Putting Money on Predictive Betting

Believers in the wisdom of crowds are overcoming resistance to a controversial but insightful form of gambling.


Equity markets may resemble casinos, but that’s not an image that, say, the London Stock Exchange or New York Stock Exchange prefers to project. By contrast, Betfair welcomes the comparison. In 2000 the London-based gaming giant, now part of Paddy Power Betfair, introduced exchange wagering. Online bettors seek out odds to their liking — akin to stock order matching — in a marketplace so liquid that they can cash out at any time, even before a horse race is completed.

It took until May 10, 2016, for the innovation to reach U.S. shores, thanks to a license from the State of New Jersey and a deal with Monmouth Park Racetrack. Soon awareness will grow that the Betfair brand is not just about the horses. The company makes markets in everything from European Champions League football and the NFL college draft to the Eurovision Song Contest and the Academy Awards. And, in a year of high-stakes politics, its Betfair Predicts service has been setting odds on the London mayoral contest (Betfair betting made Sadiq Khan a 93 percent favorite before the voting started), Brexit (69 percent probability that the U.K. will stay in the EU, as of early May) and the U.S. presidential election (Hillary Clinton, 71 percent likelihood, to Donald Trump’s 24 percent, also as of early May).

Indeed, Betfair Predicts is just one of a menu of services listed on the company’s website. What is an intriguing sidelight for £477 million ($688 million)-in-revenue Paddy Power Betfair is the main business proposition of U.S.-based entrepreneurs who envision significant commercial potential in prediction markets.

It has been an uphill struggle. Online gambling runs up against state and federal legal restrictions, and anything that resembles a futures contract has to pass muster with the Commodity Futures Trading Commission, which is wary of exposing the general public to financial risks of complex products.

“It’s as if there is a divide in the middle of the Atlantic Ocean,” says Greg DePetris, director and co-founder of Pivit, which bills itself as “an interactive marketplace that combines public opinion, news and data to produce live odds on global event outcomes.” DePetris and others on his team previously worked for Intrade, a pioneering, Ireland-based marketplace that ran afoul of the CFTC and closed in 2013.

DePetris contends that binary options — what Pivit trades, on whether an event occurs or not — are “a viable way to transfer risk from one person to another, in the process providing valuable insights in real time, no harm, no foul.”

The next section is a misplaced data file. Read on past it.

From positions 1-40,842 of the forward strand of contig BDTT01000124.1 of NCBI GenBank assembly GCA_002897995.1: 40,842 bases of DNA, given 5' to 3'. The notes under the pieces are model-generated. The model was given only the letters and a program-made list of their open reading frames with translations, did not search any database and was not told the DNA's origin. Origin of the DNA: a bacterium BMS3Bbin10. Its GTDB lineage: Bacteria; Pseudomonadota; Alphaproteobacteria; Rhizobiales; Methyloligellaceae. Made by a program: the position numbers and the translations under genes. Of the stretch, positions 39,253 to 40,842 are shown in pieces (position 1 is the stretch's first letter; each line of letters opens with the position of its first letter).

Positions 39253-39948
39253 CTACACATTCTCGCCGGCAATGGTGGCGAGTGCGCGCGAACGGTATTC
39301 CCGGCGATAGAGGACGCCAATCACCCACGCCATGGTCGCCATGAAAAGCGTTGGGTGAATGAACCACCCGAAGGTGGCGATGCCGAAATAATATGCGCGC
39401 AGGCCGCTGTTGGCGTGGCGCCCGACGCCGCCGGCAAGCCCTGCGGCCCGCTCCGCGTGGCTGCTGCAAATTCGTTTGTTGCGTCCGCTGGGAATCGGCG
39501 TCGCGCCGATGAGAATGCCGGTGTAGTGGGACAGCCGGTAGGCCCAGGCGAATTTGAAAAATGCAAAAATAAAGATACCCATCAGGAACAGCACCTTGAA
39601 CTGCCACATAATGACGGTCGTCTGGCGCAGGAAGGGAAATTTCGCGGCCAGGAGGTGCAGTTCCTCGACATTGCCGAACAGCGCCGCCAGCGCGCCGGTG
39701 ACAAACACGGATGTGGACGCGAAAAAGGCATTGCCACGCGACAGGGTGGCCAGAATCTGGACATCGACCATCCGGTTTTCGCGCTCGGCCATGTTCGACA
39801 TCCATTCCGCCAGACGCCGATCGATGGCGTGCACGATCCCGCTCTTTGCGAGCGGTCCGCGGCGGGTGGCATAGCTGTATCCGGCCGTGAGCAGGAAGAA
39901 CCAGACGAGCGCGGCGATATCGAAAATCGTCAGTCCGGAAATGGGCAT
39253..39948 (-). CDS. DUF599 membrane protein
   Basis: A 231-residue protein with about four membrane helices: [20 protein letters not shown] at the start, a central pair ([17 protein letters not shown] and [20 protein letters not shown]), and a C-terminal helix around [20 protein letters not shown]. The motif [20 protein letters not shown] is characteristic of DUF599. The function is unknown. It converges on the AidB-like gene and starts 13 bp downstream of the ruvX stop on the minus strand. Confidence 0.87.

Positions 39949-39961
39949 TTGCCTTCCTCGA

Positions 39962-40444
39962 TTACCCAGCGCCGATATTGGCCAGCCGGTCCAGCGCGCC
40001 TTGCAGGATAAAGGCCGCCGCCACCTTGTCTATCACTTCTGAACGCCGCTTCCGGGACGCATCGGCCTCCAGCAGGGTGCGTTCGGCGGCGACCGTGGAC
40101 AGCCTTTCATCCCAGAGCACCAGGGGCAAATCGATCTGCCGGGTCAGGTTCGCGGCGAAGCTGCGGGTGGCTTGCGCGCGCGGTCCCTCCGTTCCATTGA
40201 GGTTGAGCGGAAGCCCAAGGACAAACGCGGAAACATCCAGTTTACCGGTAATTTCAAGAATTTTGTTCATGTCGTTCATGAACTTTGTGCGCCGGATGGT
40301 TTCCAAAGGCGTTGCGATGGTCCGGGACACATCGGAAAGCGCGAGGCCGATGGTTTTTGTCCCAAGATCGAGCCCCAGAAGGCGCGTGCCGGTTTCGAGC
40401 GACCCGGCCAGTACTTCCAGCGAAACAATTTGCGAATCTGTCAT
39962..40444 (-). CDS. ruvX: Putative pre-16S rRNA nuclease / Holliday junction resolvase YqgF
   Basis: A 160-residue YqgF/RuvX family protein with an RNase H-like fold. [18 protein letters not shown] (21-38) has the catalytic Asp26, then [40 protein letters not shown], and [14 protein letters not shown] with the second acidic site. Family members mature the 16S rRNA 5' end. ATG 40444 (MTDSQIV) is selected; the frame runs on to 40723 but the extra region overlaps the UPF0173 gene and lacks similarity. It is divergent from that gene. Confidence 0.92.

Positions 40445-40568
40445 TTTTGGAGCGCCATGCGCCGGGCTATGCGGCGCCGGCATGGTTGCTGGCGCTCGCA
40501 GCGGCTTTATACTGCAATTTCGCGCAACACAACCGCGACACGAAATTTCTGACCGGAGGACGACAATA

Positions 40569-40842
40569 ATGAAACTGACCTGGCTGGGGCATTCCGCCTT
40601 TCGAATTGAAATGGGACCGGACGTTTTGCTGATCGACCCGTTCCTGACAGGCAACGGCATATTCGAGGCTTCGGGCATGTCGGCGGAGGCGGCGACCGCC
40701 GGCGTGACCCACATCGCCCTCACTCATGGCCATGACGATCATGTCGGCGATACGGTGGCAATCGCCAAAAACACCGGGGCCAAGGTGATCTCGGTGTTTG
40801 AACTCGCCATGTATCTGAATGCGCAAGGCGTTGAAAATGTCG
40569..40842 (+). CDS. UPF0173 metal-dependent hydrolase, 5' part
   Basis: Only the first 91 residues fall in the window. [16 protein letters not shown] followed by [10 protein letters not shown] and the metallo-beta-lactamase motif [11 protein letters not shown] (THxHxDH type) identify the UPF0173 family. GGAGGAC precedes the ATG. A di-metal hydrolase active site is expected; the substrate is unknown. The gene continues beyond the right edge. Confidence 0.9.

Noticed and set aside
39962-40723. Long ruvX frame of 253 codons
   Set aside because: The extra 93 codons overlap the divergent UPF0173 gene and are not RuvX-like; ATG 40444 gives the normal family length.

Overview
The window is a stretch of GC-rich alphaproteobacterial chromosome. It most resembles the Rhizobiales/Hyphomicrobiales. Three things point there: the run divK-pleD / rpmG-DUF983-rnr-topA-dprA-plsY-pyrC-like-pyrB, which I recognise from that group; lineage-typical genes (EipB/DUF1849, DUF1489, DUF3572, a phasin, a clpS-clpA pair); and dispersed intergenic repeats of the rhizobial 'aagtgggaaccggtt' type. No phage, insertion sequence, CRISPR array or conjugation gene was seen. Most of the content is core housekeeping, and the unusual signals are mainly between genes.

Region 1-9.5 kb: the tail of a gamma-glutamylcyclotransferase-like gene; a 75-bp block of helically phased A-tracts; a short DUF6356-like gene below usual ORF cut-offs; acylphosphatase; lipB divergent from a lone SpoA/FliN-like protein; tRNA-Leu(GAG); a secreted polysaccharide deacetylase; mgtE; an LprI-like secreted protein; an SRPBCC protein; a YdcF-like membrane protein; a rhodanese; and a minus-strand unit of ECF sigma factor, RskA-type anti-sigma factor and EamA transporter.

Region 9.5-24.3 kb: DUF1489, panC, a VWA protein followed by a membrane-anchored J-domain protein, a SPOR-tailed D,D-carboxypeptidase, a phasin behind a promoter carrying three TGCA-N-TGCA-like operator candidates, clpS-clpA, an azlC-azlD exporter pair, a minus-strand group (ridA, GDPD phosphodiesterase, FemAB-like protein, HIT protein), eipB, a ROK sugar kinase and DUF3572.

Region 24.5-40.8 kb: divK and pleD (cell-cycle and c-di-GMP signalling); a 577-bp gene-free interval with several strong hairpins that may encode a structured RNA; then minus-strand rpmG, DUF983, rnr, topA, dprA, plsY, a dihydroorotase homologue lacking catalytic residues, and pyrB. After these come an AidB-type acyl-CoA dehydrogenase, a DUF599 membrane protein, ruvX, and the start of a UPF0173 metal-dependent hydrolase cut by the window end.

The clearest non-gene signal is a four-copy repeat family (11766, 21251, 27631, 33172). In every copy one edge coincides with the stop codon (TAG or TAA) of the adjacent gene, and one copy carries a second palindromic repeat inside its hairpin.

Prediction market promoters subscribe to wisdom-of-crowds theory: The more opinions that are aggregated, the more accurate the forecast is. It supposedly works best when players have money at stake — the proverbial skin in the game. Amid the current U.S. regulatory reality, Pivit offers nonmonetary points and prizes. It passed the 100,000-user milestone in February and has served as a source of data for CNN’s election coverage that often proved more accurate or insightful than concurrent opinion polls.

Pivit has company. PredictIt invites trades in real money on U.S. and world politics; it got CFTC approval because it is an academic research project (led by New Zealand’s Victoria University) and caps individual exposure at $850. Augur, a beta-stage platform running on an Ethereum blockchain, also promises real-money returns and invites participants to create their own markets. Economist Paul Sztorc has proposed leveraging Bitcoin and blockchain in a predictive voting system called Truthcoin.

Both in and above the fray is PredictWise, where Microsoft Research economist David Rothschild pontificates on predictions “generated from real-money markets that trade contracts on upcoming events,” namely, Betfair and PredictIt.

But it is Pivit that openly flaunts financial-market connections. DePetris, a onetime futures trader, says predictive techniques can yield valuable market-sentiment and risk signals. Investors in Pivit include its software supplier, Sweden’s Cinnober Financial Technology; fintech investment bank Broadhaven Capital Partners; and REDI Holdings chair P. Howard Edelstein, who bought his shares in a September 2015 demonstration of Digital Asset Holdings’ blockchain software for securities issuance. Prediction markets are “better than polls,” Edelstein says: “I can see elections being done this way.”